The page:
I'm just catching up on my two week backlog of the Economist which despite Georgia's lack of a postal system still manages to arrive. It normally arrives 5-10 days late, but the ones due immediately after the war didn't make it at all, which was a blessing as I had already bought and read them on my travels.
Sometimes reading the news a week or so later is enough to make things that would normally be past their sell by date become live again. And so it was rather unexpectedly with this book review: Pet Food Politics: The Chihuahua in the Coal Mine by Marion Nestle.
I'm not so desperate for reading matter that I would normally bother about a book telling me how in the spring of 2007 contaminated pet food killed thousands of cats and dogs in America. Even though my cat would probably want me to read it. It doesn't get a very good review, but they do say it deserves a wider readership. It seemed to be yet another story about the failure of American Regulators in cahoots with the bosses of American pet-food companies, and lack of supervision in China.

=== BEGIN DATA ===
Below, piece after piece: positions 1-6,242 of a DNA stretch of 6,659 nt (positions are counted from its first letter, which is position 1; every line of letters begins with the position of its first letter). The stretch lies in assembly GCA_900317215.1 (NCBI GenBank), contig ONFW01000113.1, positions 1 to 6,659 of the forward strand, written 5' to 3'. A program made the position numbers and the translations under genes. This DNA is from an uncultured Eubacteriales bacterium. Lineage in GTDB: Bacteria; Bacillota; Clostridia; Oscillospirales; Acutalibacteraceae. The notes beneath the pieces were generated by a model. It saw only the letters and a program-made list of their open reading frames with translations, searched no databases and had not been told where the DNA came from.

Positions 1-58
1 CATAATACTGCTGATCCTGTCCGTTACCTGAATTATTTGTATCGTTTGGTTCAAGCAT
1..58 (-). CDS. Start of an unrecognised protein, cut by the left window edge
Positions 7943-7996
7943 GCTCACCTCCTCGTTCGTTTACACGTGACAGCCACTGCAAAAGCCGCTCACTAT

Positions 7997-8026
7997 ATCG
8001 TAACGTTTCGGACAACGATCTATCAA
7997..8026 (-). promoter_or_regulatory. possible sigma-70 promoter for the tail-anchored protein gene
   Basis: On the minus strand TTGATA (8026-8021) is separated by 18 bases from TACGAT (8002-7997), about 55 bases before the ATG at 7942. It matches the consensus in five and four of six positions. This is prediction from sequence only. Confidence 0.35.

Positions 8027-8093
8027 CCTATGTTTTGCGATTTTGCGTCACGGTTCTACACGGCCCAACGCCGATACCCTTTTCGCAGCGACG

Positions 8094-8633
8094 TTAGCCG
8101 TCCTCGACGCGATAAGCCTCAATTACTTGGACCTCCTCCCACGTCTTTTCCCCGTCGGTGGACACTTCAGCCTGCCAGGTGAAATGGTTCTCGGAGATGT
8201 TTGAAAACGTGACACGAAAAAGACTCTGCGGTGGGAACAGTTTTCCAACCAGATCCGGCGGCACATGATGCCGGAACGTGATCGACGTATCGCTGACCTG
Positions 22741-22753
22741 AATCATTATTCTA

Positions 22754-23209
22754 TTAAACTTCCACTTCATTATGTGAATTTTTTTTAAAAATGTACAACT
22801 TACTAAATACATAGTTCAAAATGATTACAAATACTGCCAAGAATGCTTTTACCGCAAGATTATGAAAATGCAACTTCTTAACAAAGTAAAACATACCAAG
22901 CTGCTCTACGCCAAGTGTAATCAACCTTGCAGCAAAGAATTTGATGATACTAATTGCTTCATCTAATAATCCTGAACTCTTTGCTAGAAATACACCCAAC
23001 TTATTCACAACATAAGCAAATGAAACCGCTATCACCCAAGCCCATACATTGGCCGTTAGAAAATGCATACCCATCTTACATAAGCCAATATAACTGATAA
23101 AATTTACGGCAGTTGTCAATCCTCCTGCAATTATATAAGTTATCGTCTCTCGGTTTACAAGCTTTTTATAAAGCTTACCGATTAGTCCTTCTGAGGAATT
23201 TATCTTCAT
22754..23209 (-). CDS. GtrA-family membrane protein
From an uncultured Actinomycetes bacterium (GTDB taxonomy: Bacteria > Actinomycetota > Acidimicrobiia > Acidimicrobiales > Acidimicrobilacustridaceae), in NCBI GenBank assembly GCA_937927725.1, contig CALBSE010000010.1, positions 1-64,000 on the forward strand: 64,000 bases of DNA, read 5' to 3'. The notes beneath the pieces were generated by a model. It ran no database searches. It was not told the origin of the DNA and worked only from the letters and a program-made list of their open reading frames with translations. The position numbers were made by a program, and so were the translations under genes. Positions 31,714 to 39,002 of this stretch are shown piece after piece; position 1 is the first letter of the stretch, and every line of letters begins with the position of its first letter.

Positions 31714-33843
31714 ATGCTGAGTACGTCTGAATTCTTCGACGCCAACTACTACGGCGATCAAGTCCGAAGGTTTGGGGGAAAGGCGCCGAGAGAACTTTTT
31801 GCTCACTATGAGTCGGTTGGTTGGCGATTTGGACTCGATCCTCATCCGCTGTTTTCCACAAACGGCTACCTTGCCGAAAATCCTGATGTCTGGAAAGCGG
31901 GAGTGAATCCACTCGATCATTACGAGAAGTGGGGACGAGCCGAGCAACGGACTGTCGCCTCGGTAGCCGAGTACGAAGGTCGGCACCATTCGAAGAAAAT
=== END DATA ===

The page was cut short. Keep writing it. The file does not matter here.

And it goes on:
I was having a laugh about Bee's summer job last year packing organic cat and dog food.
But then I read the word melamine and looked closer.
It seems the outbreak was caused by shipments of wheat gluten and rice protein concentrate from China that had been adulterated with melamine and cyanuric acid, two cheap chemicals which are rich in nitrogen. Now doesn't that begin to sound familiar?
According to the review, the book says:
Since the usual test for protein in animal feed just measures the level of nitrogen these chemicals can be added to far more expensive feed ingredients without anyone noticing. Both chemicals can be tolerated in small doses but are harmful in large doses, and they are even more dangerous when combined, producing crystals in the urine and causing potentially fatal kidney damage.Now isn't that beginning to sound very familiar?
The review continues:
the contaminants also found their way into the human food chain, "salvaged" pet food (left over from the production process) is fed to chicken and pigs and wheat gluten also goes into feed for fish and farm animals.
Personally I have had two mild kidney infections in the last year and put it down to old age, but now I'm beginning to wonder. Perhaps I'm safer in Georgia where food is normally imported from Turkey not China.
But how come the Chinese are still getting away with melamine substituting for protein in milk products, over 18 months later. Did no one tell the Chinese, or did they not care? And what else has got melamine in now?